"Don’t you dare call G.I. Joe a doll!" Hasbro toy company president Merrill Hassenfeld charged his sales force at the 1964 Toy Fair, in New York. "If I overhear you talking to a customer about a doll, we’re not shipping any G.I. Joes to you."
G.I. Joe was a doll, of course, but Hassenfeld’s designers had done all they could to make him the toughest, most masculine doll ever produced. Ken, companion of the glamorous and by then already ubiquitous Barbie, sported Malibu shorts and a peaches-and-cream complexion. The inaugural 1964 G.I. Joe, as preserved in the Smithsonian’s social history collection at the National Museum of American History (NMAH), cuts a radically different figure. In his khaki uniform and combat boots, he stands an imposing 11 1/2 inches tall. A battle scar creases his right cheek, and an aluminum dog tag dangles from his neck. Hasbro would furnish him with M-1 rifles, machine guns, bayonets and flamethrowers—a far cry from Barbie’s purses and pearls.
While Barbie had little articulation in her limbs, G.I. Joe debuted as "America’s Moveable Fighting Man," with knees that bent and wrists that pivoted to take better aim at any enemy. "Barbie is pretty stiff, with her feet perpetually deformed into high-heeled shoes," says Barbara Clark Smith, a curator of social history at NMAH. "She’s essentially a model for viewing by others. She relates back to the historic restrictions of women’s physical movement—to corsets and long skirts. While Joe is active, Barbie is pretty inflexible, waiting to be asked to the prom."
G.I. Joe was the concept of Larry Reiner, an executive at the Ideal Toy Company, one of Hasbro’s competitors. But when Ideal balked at Reiner’s soldier-doll—as recounted in Vincent Santelmo’s Don Levine, overcame them. (As for Reiner, he never really cashed in on his idea. He signed for a flat fee, amounting to $35,000 from Hasbro, but neglected to negotiate a royalty agreement that could have earned him tens of millions.)
"When the country’s not at war," Levine told his colleagues, "military toys do very well." Ironically, G.I. Joe came out the same year—1964—that President Lyndon Johnson used the Gulf of Tonkin incident to up the ante in Vietnam. Until that war tore the country asunder, G.I. Joe thrived. Sales reached $36.5 million in 1965. That was also the year that Joe gained some black comrades in arms, although the face of the African-American G.I. Joe doll was identical to that of his white counterpart, merely painted brown. Joe got a new mission and a new uniform. The original had been modeled after the infantrymen, sailors, marines and pilots of World War II and Korea—the war of dads and granddads. In 1966, Hasbro outfitted Joe for Vietnam, giving him a green beret, an M-16 and the rocket launcher of U.S. Army Special Forces.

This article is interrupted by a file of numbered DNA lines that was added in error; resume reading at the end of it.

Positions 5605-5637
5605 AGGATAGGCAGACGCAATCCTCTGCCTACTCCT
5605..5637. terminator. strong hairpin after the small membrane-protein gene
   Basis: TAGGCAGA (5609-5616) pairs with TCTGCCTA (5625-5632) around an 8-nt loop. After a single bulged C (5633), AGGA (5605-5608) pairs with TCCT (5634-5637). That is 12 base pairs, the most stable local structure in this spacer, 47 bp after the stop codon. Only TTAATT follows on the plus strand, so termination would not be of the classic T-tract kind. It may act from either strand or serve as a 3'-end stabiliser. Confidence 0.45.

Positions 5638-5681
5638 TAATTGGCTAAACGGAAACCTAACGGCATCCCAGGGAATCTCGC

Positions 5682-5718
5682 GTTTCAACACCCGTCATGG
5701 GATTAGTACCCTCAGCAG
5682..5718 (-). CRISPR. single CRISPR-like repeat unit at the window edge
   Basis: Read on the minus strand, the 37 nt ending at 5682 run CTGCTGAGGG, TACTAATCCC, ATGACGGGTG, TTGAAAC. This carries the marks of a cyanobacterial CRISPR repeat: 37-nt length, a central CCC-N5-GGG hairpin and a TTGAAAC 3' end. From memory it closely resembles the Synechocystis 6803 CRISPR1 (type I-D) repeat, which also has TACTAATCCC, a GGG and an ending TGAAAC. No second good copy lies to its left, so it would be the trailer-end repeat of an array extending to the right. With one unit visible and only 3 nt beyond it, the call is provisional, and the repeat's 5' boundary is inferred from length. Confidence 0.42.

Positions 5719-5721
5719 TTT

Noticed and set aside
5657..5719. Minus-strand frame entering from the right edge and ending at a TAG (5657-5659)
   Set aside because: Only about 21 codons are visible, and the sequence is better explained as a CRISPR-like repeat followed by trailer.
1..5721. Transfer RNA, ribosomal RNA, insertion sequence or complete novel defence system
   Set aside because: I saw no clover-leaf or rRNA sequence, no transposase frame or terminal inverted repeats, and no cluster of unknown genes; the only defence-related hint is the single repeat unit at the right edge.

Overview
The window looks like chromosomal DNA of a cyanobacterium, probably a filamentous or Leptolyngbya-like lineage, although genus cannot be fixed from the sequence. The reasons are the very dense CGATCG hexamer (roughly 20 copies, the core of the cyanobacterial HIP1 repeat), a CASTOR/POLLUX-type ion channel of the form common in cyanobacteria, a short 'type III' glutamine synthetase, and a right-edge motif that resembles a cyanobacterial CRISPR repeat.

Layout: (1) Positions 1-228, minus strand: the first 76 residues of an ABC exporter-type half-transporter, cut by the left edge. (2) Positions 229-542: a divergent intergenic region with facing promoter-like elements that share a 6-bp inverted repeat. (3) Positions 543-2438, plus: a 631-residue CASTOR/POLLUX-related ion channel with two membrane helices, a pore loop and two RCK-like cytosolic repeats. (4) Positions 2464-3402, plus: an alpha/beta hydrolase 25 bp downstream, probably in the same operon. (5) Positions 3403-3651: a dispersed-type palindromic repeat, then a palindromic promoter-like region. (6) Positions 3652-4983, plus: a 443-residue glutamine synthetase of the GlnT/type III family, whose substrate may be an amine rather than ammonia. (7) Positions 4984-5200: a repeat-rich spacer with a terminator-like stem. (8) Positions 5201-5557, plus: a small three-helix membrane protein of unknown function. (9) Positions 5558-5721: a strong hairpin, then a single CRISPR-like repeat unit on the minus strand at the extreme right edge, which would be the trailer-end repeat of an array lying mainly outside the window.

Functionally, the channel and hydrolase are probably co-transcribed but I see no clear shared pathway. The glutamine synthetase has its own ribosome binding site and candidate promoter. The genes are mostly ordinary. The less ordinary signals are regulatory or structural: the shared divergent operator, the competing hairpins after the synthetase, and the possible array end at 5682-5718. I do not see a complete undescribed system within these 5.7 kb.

But according to Santelmo, orders for Joe ground to a near halt in the summer of 1968 as the little guy found himself adrift in the same hostile home front as veterans returning from Vietnam. Some consumers even called G.I. Joe’s Americanism into question. Since 1964, G.I. Joe heads had been produced in Hong Kong, then shipped to Hasbro’s U.S. plants to be fastened atop American bodies. His uniforms came from Hong Kong, Japan and Taiwan. One angry mom wrote to Hasbro to say that "the true American soldier is not outfitted with clothes made in Asia." Another, quoted in the New York Times magazine and from the other end of the political spectrum, asked, "If we’re going to have toys to teach our children about war,...why not have a G.I. Joe who bleeds when his body is punctured by shrapnel, or screams when any one of his 21 moveable parts are blown off?"
In 1967, Hasbro had introduced a talking G.I. Joe, and the doll predictably barked battle commands. In reality, however, he was not so resolute, and under continued cultural cross fire, he abandoned the battlefield entirely in 1969. Joe had begun his existence by closeting his identity as a doll; now, he would survive by stowing his uniform and becoming, in effect, the greatest draft dodger in U.S. toy history. Hasbro repackaged Joe as a freelance, civilian adventurer. As Joe drifted into the ’70s, the round "Adventure Team" medallion he wore was more peace sign than dog tag. He sprouted big fuzzy hair and a bushy beard that would never make it past a Marine barber. And he took on all sorts of trendy attributes, from a Bruce Lee-like kung fu grip to Six-Million-Dollar-Man-style bionic limbs.